Iranian scientists have successfully reduced the side effects of a cancer drug by infusing it with nanotechnology.
Researchers at the Tabriz University of Medical Sciences discovered that the side effects of the drug Mitoxantrone could be reduced when the chemotherapeutic agent is infused with liposomic nanocarriers, which are created with cholesterol derivatives, IRNA reported on Tuesday.
Mitoxantrone is a cancer drug that disrupts DNA synthesis and DNA repair in both healthy cells and cancer cells, and is used to treat certain types of cancer such as metastatic breast cancer, acute myeloid leukemia, and non-Hodgkin’s lymphoma.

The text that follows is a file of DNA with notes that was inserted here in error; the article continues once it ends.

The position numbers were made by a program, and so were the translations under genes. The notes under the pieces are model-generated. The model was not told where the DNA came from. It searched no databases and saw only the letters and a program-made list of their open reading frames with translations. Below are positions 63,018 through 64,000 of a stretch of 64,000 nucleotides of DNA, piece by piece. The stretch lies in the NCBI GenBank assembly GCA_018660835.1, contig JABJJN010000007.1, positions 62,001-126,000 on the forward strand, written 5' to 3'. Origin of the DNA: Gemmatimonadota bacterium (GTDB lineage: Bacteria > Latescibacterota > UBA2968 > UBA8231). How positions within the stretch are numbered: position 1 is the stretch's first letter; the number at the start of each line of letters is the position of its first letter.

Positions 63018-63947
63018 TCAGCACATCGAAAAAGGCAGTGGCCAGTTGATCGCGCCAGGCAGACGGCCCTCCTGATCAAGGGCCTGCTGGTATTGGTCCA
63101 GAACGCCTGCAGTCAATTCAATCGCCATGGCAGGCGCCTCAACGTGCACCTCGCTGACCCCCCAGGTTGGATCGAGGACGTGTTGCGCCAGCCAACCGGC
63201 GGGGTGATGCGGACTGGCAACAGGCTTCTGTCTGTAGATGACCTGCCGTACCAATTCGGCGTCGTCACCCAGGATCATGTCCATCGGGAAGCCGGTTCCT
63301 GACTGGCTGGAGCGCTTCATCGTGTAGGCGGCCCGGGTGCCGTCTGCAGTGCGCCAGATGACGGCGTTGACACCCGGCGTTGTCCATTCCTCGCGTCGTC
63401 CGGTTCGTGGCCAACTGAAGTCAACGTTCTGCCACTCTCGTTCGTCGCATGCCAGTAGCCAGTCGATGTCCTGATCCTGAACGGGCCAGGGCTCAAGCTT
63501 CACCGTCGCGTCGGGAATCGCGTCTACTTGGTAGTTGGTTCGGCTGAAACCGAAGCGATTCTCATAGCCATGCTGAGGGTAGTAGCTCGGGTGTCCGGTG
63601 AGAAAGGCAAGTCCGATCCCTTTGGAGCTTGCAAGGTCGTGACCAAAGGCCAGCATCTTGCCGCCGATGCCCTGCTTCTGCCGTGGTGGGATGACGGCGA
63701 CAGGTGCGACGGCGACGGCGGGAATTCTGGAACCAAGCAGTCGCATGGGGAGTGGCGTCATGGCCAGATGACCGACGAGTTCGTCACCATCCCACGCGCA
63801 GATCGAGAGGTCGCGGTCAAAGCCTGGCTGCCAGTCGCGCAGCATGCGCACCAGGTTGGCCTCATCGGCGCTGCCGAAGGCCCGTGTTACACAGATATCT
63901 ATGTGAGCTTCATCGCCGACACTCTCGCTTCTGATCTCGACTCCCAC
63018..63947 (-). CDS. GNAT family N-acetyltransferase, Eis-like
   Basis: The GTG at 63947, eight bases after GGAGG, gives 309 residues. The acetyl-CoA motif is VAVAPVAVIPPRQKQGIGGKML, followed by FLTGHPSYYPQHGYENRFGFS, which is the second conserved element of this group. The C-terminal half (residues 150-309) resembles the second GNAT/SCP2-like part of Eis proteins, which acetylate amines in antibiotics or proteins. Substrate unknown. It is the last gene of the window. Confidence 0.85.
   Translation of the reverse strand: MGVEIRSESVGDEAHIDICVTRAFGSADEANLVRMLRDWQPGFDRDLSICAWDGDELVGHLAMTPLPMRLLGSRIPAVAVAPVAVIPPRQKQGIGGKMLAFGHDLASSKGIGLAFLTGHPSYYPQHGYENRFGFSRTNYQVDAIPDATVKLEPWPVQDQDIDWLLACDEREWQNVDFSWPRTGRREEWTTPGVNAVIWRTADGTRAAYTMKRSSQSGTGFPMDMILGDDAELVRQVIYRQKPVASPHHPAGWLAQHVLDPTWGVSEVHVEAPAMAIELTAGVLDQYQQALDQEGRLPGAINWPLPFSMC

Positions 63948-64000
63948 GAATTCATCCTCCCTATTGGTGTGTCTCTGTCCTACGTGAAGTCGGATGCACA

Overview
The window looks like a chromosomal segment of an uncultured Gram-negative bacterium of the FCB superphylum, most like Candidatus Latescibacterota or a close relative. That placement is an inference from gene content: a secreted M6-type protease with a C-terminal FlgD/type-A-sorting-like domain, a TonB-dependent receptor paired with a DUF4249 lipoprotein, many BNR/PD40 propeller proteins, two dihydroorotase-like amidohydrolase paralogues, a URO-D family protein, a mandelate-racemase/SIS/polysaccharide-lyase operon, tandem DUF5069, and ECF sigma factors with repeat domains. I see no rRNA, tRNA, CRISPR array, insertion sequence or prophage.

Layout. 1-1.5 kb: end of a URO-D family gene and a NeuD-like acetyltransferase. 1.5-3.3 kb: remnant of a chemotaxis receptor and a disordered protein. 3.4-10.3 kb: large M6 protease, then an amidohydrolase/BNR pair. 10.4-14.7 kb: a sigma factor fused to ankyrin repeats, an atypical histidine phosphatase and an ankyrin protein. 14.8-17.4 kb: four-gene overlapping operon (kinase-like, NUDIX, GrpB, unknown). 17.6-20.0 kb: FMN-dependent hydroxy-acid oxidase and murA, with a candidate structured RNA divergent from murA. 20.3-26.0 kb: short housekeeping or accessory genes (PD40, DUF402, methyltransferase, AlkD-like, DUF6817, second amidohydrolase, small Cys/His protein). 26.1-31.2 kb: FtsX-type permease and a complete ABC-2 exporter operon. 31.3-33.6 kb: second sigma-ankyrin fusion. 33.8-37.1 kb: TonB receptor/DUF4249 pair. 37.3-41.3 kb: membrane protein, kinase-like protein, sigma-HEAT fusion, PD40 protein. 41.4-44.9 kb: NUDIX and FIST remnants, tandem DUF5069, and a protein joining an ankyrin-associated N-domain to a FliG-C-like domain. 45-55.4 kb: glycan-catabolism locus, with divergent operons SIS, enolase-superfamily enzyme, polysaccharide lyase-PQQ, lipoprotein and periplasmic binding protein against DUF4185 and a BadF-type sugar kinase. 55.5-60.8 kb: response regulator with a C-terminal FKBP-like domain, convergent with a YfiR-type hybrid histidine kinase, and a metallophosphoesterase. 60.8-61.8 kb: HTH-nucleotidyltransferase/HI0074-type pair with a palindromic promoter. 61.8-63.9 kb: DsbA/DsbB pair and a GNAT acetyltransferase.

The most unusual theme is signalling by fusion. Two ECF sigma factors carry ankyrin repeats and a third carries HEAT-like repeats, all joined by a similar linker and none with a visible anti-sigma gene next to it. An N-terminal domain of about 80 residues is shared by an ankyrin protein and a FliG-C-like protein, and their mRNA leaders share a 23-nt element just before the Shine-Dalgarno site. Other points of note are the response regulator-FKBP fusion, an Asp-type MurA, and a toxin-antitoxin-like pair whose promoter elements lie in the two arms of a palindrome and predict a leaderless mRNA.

The produced “nanoliposomes,” apart from being stable to pH changes in blood plasma, have proven to be more poisonous to cancer cells than to normal cells, which would reduce the required dosage and side effects, said head of the research team Dr. Saeed Qanbarzadeh.
The most common side effects of Mitoxantrone, which hinder its wider spread use, are nausea, vomiting, hair loss, heart damage, and immunosuppression.
- Pharmaceutical giant planned to destroy stocks of cancer drugs to force price hike
- Putin tells Netanyahu not to judge Iran by 5th century BC
- Trump Issues New Ban on Travelers from Six Terror States
- Iranian Commander Admits Having Terror Cells Situated and Ready to Strike in US
- Saudi Arabia, not Iran is the world's 'number 1 terrorist state'